Castro: A Legacy of Myths

As Cuban-Americans, we submit our reflections on the last half-century in Cuba, in light of the resignation of Fidel Castro. Throughout, we will attempt to remain faithful to the realities of life in Cuba. We draw insight and inspiration from the stories of our friends and families, as well as from our personal experiences. The progress presumed to have taken place since the revolution hardly begins to justify the sacrifices in personal liberties that the Cuban people have had to endure.

For instance, Castro’s regime is often credited with having overseen a low infant mortality rate, but it is important to keep in mind the unreliability of statistics produced by a totalitarian government which micromanages every aspect of society. In Cuba, anyone who questions the validity of this information pays a price. Dr. Oscar Elias Biscet was sentenced to 25 years in prison after revealing the government’s practice of chemically inducing abortions through the use of a drug Rivanol, which causes fetuses to come out dead or die within hours of birth. These abortions were systematically performed in the event of a high risk pregnancy to reduce the number of early neonatal deaths—when an infant dies within seven days of birth—which is the statistic employed in calculating the infant mortality rate. Dr. Biscet has been denied voice and subjected to inhumane prison conditions for denouncing this practice.

Cuba does hold the 25th lowest infant mortality rate (a useful indicator of public health care) in the world, but prior to the revolution it held the 13th lowest rate. The reforms that were enacted after the revolution were only extended insofar as they helped Castro consolidate his control over the island. Doctors, for example, are expected to keep records of each family’s “political integration,” assessing their patient’s commitment to the failed ideals of the revolution prior to treating them.

Besides Cuba’s questionable success in reducing infant mortality, health care in other respects is decidedly lacking. Cubans are indeed granted free diagnosis, but they lack free care. Cuba lacks the resources to treat its patients, who are expected to supply their own pillows and water during hospital visits. These hospitals are in decaying condition, a fact made more appalling by its contrast to the exemplary hospitals which only foreigners have access to.

Castro’s regime has also relished highlighting the fact that Cuba has a higher literacy rate than the United States, yet this too must be qualified. Although literacy was expanded to areas of the country where education had been lacking, the overall quality of education under Castro suffered due to its emphasis on indoctrination. A student is not given the opportunity to explore varied educational interests. Students are taught Marx, but not Smith; Lenin, but not Locke; Guevara, but not Jefferson. Education in Cuba is merely another instrument for the government to intrude into everyday life, manage opinions, and disarm the intellectual from opposing the government.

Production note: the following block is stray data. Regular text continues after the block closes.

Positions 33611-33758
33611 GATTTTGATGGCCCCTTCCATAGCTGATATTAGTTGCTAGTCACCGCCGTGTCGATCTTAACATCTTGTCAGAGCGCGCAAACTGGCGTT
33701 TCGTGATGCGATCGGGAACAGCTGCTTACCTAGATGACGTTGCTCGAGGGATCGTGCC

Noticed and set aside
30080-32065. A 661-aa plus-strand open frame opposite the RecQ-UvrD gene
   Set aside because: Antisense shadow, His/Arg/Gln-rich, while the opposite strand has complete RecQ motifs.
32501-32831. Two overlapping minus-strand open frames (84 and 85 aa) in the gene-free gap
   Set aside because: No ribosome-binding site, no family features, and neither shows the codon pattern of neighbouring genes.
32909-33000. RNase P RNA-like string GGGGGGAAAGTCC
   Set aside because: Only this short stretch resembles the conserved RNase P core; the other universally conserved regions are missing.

A truly free educational system should operate unconditionally. But in Cuba, your education comes at a severe price: forced labor in escuelas del campo (countryside schools), to which junior high students are sent for work ranging from picking tomatoes to cutting sugar cane. Entrance into Cuba’s universities is conditional on involvement with the Communist Party. Cuban students cannot express dissenting opinions for fear of being identified as “counter-revolutionaries,” effectively precluding them from pursuing professional careers.

To qualify the repressive nature of the regime with praise of those supposed advances in medicine and education is unacceptable. Anything that falls short of a free society leaves all other considerations insignificant. It is hard to imagine that 90 miles from our shore, freedoms are alienable. In Cuba, the choice to dissent from the government has dire ramifications. Citizens are imprisoned for merely voicing an opinion. Prisoners of conscience are systematically tortured and often executed for not conforming to the constraints of the totalitarian state—just some of many blatant violations of the Universal Declaration of Human Rights of which Cuba is a signor. Evidence of these abuses can be seen in the prison memoirs of Armando Valladares and countless other accounts by political prisoners. Valladares writes, “Freedom is so natural, so simple, so intangible and subtle for the millions who were born into it and enjoy it in this world that they fail to appreciate it…the other half of mankind lives without it, desperately yearning for freedom.”

Cuban citizens lack the right to travel and are denied access to hotels and beaches on their own island. Those areas are reserved for tourists. Cubans are paid in Cuban pesos while goods must be purchased at high prices in “convertible” pesos, keeping daily essentials out of reach. Ration cards, which Cubans have to pay for, provide scarce allotments of basic goods, such as two rolls of toilet paper per month. Possessing red meat is illegal, and killing a cow will result in four to 10 years in prison. These are just some examples of the unabashed disregard for human rights that prevailed during Castro’s dictatorship and that we can expect to be carried on by Raul Castro.

With great hope, we look forward to the day when Cuba can promise liberty to all its citizens. To a day when we could publish a critical article of this nature without having to fear the retribution of the government. Castro’s resignation is symbolic and significant in its own context, but unfortunately, it won’t mark the start of a new era in Cuban history.

Andrew Velo-Arias, the Harvard College Liason for Cuban American Undergraduate Students Association (CAUSA), lives in Holworthy Hall. Daniel Balmori, the Secretary of CAUSA, lives in Grays Hall.

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